A feature-based neural model of sound change informed by global lexicostatistical data

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dc.contributor.author Rubehn, Arne
dc.date.accessioned 2024-04-09T07:19:14Z
dc.date.available 2024-04-09T07:19:14Z
dc.date.issued 2022-12-28
dc.identifier.uri http://hdl.handle.net/10900/152716
dc.identifier.uri http://nbn-resolving.de/urn:nbn:de:bsz:21-dspace-1527169 de_DE
dc.identifier.uri http://dx.doi.org/10.15496/publikation-94055
dc.description.abstract Historical linguists have successfully reconstructed numerous unattested ancestral languages for over a century, mainly by applying the comparative method, a powerful procedure for recovering extinct languages and understanding how they developed into their modern daughter languages. With the exponential rise of computational power, scholars have been trying to develop computational solutions for tasks in historical linguistics for roughly two decades. The success of these methods, however, is limited to solving some individual tasks satisfyingly, while there are still no good solutions for other tasks. Part of the reason why scholars were not able to find good computational methods for some parts of the comparative method is that historical linguists often rely on their intuition and general linguistic knowledge when reconstructing ancestral languages, a component that computational models naturally lack. This thesis presents a neural model that aims at bridging that gap by providing typological information about the likelihood of sound changes. The model was trained on large-scale global lexical data and is therefore able to assess whether a queried sound change is common or uncommon on a global scale. Since it operates on phonological features, it is able to process any given sound change between two arbitrary IPA symbols. The model was trained on sound changes observed in Maximum Parsimony reconstructions on a large-scale global lexical dataset. The model was trained as a binary classifier in a noise-contrastive estimation setting, where the observed sound changes contributed positive training data which was weighed against randomly generated negative training data. Applying a weighted version of Maximum Parsimony, in which the weights were derived from the model, produced better reconstructions for Proto-Austronesian and Proto-Oceanic than unweighted Maximum Parsimony reconstructions. That showed that the model was able to learn common sound changes, including the direction in which they tend to happen. While it requires further systematic testing, the model shows the potential to enhance tasks in computational historical linguistics by simulating implicit linguistic knowledge as a component of the comparative method. en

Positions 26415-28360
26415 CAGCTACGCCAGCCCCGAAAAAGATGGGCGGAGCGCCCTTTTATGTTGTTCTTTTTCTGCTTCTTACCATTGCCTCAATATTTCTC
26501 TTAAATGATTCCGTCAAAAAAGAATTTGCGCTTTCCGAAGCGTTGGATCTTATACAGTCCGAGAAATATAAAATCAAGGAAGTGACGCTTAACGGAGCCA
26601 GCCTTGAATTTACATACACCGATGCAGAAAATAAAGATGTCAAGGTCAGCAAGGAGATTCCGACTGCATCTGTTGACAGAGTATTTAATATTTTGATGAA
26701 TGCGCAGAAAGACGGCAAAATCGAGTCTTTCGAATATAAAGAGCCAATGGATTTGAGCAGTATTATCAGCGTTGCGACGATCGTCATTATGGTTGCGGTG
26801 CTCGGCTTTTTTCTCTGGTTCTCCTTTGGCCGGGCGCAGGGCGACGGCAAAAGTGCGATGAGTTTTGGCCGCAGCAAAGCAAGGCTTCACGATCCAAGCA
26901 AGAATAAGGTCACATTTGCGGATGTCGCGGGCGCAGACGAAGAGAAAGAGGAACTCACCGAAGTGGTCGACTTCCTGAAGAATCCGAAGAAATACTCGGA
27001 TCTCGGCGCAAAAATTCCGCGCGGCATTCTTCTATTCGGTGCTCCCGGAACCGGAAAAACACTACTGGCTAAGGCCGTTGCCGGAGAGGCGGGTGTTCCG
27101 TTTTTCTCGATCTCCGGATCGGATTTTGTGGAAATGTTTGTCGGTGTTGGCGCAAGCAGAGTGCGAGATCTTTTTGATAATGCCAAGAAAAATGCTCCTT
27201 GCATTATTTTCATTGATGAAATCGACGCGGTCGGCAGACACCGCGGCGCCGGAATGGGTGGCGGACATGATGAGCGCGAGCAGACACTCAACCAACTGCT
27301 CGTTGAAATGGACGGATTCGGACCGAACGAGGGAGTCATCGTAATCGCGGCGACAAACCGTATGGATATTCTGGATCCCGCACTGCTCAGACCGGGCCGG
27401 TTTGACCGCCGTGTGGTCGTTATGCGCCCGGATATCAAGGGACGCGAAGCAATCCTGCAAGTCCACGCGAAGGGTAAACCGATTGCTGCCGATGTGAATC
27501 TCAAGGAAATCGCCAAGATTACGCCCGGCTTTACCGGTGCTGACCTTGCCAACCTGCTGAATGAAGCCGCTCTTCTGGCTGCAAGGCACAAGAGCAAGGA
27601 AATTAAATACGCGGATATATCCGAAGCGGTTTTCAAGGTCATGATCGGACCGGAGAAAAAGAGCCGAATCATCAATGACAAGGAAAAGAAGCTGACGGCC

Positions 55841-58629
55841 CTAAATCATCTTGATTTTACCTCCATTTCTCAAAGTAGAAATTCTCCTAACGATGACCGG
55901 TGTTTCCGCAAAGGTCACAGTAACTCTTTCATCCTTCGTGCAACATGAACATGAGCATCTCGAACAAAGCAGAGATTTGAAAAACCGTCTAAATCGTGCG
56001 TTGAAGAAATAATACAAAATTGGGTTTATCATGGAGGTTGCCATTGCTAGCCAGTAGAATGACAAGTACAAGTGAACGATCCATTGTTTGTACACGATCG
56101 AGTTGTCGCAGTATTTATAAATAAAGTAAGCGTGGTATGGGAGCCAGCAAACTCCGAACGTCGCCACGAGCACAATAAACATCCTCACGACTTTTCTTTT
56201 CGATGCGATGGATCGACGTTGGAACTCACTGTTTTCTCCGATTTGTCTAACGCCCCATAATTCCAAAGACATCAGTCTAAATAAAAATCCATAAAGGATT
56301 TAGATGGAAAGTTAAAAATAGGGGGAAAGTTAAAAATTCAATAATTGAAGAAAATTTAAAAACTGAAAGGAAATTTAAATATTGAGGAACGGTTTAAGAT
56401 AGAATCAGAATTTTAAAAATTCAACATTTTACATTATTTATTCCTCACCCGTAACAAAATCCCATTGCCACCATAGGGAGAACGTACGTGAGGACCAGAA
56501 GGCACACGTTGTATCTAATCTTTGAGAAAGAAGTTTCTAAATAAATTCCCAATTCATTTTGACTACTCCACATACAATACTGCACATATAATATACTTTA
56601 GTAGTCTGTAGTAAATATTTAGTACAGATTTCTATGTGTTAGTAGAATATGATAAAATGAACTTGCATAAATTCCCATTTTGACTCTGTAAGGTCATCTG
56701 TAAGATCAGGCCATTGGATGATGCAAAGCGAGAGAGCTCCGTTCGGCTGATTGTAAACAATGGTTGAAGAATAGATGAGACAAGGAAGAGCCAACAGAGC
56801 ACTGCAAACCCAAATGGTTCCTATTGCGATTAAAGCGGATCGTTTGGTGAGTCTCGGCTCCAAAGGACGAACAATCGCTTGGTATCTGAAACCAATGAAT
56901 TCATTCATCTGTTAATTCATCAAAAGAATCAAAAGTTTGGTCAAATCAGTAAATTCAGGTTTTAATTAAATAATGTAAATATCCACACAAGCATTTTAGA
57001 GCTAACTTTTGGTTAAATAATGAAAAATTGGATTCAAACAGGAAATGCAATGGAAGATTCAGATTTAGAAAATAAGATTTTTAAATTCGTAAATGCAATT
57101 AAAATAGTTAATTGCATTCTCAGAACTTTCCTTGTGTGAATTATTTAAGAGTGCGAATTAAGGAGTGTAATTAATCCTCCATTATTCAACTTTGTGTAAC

dc.language.iso en de_DE
dc.publisher Universität Tübingen de_DE
dc.rights ubt-podok de_DE
dc.rights.uri http://tobias-lib.uni-tuebingen.de/doku/lic_mit_pod.php?la=de de_DE
dc.rights.uri http://tobias-lib.uni-tuebingen.de/doku/lic_mit_pod.php?la=en en
dc.subject.classification Maschinelles Lernen , Historische Sprachwissenschaft , Computerlinguistik , Lautwandel de_DE
dc.subject.ddc 400 de_DE
dc.subject.other computational linguistics en
dc.subject.other historical linguistics en
dc.subject.other sound change en
dc.subject.other machine learning en
dc.title A feature-based neural model of sound change informed by global lexicostatistical data en
dc.type MasterThesis de_DE
utue.publikation.fachbereich Allgemeine u. vergleichende Sprachwissenschaft de_DE
utue.publikation.fakultaet 5 Philosophische Fakultät de_DE
utue.publikation.noppn yes de_DE


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